What is an Incomplete Grade? by Anastassia B. '16
ABCDF....I? How to use MIT's grading system in dire situations
ABCDF….I? How to use MIT’s grading system in dire situations
You may be wondering how, with all students being varying shades of brilliant, MIT handles grades.
On a 0% – 100% scale? Maybe “A” for effort! A smiley sticker chart? Or is it a Downward Logarithmic Spiral of Doom?
Never fear! It’s similar to what a lot of us used in high school, namely, the ABCDF system, except with a few additions. Below is a screenshot of how your MIT grade report looks like online.
Note: Your grade report is slightly different from your transcript. The grade report is for internal advising use only, and may have +/- modifiers, dropped/listener subjects, academic warnings that do not show up in the transcript you send externally.
You’ll notice the usage of STP freshman fall. Rather than standing for Standard Temperature and Pressure, S refers to transfer credits, T is a temporary placeholder for a class still in transit, and P means pass. These do not weigh into your GPA.
Spring semester was a little bit different. Unless you gain ‘sophomore standing’, there is a credit limit of 57 units. I used that opportunity to explore Course 1 in a Pass/Fail 9-unit Civil and Environmental Engineering Lab. 9 units is an overestimate of the time commitment of this class, which had a weekly 1 hour lecture and a 2 hour lab, basic readings and homework, and really awesome field trips to places like a wind turbine blade testing facility, Cape Cod, and even the ever-exotic Charles River. Although interesting, this class helped me realize that Course 1 wasn’t my destiny.
SO WHAT IS THE BOXED I/A-?
An Incomplete grade is an option in certain situations where a student was unable to complete a course by the end of the semester. An I is stamped onto the report, and the student is given the opportunity to turn in late work by an assigned date. Upon completion of the course, the grade changes to I/X, where X is the official grade which weighs into your GPA.
Long Answer with Backstory
D-Lab is one of MIT’s most amazing ways to get involved with international development.
Last semester was the first time that D-Lab: Education was being offered, and I signed up right away, having been interested in educational reform since high school. It was my first project-oriented class, and I was really excited. Little did I know the depth I was getting into.
Me and my teammate, Beibei (Wellesely ’16), were introduced to our partners:
- The Advent School, Reggio Emilia approach. A 9 student, first-grade, afterschool class with the theme “Travelling Across Borders.” Boston, USA.
- The Avani School, developing Montessori approach. An 8 student school in the voluntary Avani community. Uttarakhand, India.
The more we learned about each partner, the closer and more understanding our project became. We started the design process with introductions, a lot of questioning, and very thorough needs finding for the Avani school. Meanwhile, we were learning from and teaching lessons to our local classroom.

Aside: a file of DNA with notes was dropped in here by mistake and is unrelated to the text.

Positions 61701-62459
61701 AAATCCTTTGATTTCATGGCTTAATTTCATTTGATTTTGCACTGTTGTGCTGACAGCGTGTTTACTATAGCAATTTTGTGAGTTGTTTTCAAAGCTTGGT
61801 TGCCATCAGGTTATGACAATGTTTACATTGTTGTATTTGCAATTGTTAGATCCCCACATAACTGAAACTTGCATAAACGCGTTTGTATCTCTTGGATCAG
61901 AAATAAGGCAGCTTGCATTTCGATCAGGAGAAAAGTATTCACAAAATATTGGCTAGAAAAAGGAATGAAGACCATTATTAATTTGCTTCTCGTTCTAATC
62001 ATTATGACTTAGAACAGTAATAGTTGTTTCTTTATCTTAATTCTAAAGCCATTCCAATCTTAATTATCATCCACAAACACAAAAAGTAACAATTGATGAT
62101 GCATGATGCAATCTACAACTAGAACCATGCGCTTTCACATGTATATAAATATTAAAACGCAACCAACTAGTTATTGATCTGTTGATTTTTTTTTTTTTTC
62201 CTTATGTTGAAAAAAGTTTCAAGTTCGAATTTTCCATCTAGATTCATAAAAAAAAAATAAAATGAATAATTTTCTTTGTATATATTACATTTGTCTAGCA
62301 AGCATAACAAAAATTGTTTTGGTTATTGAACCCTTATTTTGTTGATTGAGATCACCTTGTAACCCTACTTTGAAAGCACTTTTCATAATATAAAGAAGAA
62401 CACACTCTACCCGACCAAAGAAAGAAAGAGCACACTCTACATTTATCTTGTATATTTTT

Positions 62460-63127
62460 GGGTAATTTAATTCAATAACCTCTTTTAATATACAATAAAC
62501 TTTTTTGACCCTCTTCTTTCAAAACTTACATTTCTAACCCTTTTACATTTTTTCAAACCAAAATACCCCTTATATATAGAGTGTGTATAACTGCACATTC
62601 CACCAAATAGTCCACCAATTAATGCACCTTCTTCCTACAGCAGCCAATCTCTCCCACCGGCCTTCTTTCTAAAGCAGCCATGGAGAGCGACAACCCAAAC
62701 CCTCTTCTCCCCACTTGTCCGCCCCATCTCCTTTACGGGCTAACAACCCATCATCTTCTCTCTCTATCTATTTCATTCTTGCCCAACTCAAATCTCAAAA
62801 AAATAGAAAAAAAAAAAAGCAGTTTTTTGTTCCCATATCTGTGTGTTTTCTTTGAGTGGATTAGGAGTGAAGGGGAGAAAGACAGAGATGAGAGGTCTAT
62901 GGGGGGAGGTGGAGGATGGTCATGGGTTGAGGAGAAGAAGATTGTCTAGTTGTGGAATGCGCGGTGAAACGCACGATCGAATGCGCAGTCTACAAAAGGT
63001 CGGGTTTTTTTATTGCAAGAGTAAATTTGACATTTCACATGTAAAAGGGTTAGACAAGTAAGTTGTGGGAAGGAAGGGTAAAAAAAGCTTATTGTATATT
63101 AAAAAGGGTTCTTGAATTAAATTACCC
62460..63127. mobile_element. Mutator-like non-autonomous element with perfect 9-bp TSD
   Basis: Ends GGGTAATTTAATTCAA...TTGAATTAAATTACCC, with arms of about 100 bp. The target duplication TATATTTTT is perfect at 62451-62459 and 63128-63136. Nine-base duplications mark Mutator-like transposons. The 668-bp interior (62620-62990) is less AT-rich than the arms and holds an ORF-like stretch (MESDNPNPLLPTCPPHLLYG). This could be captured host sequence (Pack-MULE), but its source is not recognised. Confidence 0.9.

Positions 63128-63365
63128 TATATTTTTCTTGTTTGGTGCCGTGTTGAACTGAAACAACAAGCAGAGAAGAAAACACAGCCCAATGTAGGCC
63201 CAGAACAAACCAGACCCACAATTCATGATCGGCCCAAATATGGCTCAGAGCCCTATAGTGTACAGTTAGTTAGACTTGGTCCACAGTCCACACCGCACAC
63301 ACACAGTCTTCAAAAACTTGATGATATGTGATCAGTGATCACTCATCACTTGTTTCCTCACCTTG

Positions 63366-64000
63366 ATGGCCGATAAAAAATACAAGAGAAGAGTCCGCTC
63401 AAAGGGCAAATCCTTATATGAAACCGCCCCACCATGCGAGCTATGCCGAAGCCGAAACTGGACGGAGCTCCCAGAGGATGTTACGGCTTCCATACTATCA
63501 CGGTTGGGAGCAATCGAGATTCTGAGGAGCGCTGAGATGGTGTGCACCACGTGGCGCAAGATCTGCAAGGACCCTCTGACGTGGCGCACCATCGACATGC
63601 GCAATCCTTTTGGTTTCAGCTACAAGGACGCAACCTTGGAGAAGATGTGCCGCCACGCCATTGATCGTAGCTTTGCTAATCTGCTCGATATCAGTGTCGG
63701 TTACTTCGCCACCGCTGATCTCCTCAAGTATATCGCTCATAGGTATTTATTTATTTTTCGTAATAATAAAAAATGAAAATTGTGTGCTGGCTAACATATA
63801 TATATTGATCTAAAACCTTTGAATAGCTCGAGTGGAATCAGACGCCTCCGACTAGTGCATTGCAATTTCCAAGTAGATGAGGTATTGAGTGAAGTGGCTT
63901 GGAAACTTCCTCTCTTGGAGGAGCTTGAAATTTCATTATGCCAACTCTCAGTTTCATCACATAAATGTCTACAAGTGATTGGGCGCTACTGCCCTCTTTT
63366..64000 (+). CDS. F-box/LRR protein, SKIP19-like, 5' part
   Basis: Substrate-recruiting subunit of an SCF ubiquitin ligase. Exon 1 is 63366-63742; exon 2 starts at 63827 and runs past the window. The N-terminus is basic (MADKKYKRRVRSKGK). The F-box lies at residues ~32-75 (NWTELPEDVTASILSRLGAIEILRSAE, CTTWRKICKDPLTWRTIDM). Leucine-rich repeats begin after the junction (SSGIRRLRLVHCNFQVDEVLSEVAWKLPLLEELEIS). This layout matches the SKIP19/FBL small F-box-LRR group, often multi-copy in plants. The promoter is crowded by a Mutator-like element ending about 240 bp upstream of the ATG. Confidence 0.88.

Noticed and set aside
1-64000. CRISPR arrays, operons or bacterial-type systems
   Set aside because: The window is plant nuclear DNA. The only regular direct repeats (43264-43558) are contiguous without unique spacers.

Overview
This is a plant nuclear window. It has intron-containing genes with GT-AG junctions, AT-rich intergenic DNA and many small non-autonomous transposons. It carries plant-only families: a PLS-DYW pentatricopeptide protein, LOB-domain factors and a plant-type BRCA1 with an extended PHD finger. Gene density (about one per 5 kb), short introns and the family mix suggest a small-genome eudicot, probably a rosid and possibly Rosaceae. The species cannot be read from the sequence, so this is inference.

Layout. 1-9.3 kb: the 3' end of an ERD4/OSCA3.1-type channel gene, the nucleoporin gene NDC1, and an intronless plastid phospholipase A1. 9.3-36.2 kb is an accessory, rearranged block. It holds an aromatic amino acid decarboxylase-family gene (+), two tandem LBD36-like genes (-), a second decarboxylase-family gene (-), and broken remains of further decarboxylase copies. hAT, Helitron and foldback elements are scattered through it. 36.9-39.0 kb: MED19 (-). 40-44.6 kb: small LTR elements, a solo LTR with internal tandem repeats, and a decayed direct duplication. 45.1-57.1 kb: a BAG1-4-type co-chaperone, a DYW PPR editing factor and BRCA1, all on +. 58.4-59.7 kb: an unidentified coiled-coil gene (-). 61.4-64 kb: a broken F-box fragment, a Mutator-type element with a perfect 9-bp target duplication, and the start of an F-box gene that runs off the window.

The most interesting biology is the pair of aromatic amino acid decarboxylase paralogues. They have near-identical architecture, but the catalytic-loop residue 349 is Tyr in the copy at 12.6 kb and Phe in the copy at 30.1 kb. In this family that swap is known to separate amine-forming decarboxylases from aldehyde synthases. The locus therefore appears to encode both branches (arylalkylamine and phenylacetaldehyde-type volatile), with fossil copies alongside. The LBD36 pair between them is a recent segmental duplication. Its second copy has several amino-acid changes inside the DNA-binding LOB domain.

I was visiting the Advent classroom every Tuesday and becoming really close to the students, whether I was teaching about global geology through soil painting, or letting them design and build foreign architectures from recycled materials. Simultaneously, through many emails and Skype sessions, I was starting to understand the Avani community and its needs. We began the prototyping process for our project.
Everything was going really well… except for time.
Since this was the first time this course was taught, the instructors were open to its direction and very facilitative with deadlines and expectations. Although our project was complete and we had presented it at the MIT Museum along with all other D-Lab classes, there was a deadline for the Final Project Report and separate Final Reflection which was already pushed for us to be right before finals. You can imagine that this can be a stressful time. My partner had started to help with the report, but the Wellesley term finished and she had to fly to China. When I realized the high quality (polished.pdf) and length (30 pages?!) of the other reports turned in, it was much more than I could produce, alone, in the hours I had. I discussed the situation with my instructors and was faced with the choice of either trying to do it all (these two reports alone were about 25% of my entire grade) and get a final grade based on that, or choose to get an Incomplete and submit everything within two weeks (but after finals).
I had put a lot of time and effort into D-Lab throughout the semester and wanted to put my all into the remaining portion. I chose the latter option. Had I not, I would have been disappointed in the final outcome of something that had grown quite important to me.
And so my summer break began with nonstop-motivated-work. After a few days I had written the most outstanding* papers I’d ever accomplished.
*in both senses: very great and very late
For me, an incomplete grade was a blessing. What is an incomplete grade? Sometimes, it’s an opportunity to do your very best.